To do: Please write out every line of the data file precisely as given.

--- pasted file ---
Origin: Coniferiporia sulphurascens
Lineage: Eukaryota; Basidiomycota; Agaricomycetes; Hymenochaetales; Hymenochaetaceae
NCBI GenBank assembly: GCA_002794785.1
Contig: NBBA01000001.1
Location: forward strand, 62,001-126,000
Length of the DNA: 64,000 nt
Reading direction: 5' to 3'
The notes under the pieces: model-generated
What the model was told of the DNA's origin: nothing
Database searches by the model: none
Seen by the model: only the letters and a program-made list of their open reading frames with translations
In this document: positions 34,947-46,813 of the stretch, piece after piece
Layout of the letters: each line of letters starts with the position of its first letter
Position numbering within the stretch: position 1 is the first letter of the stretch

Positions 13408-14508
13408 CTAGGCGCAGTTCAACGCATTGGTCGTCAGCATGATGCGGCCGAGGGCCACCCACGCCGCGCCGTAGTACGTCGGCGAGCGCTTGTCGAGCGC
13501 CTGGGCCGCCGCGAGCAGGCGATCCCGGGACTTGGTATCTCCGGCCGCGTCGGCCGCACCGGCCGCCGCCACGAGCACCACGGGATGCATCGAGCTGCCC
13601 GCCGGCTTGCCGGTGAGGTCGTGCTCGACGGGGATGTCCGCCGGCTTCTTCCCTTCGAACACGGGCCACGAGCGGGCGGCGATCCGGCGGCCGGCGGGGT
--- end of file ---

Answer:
Origin: Coniferiporia sulphurascens
Lineage: Eukaryota; Basidiomycota; Agaricomycetes; Hymenochaetales; Hymenochaetaceae
NCBI GenBank assembly: GCA_002794785.1
Contig: NBBA01000001.1
Location: forward strand, 62,001-126,000
Length of the DNA: 64,000 nt
Reading direction: 5' to 3'
The notes under the pieces: model-generated
What the model was told of the DNA's origin: nothing
Database searches by the model: none
Seen by the model: only the letters and a program-made list of their open reading frames with translations
In this document: positions 34,947-46,813 of the stretch, piece after piece
Layout of the letters: each line of letters starts with the position of its first letter
Position numbering within the stretch: position 1 is the first letter of the stretch

Positions 13408-14508
13408 CTAGGCGCAGTTCAACGCATTGGTCGTCAGCATGATGCGGCCGAGGGCCACCCACGCCGCGCCGTAGTACGTCGGCGAGCGCTTGTCGAGCGC
13501 CTGGGCCGCCGCGAGCAGGCGATCCCGGGACTTGGTATCTCCGGCCGCGTCGGCCGCACCGGCCGCCGCCACGAGCACCACGGGATGCATCGAGCTGCCC
13601 GCCGGCTTGCCGGTGAGGTCGTGCTCGACGGGGATGTCCGCCGGCTTCTTCCCTTCGAACACGGGCCACGAGCGGGCGGCGATCCGGCGGCCGGCGGGGT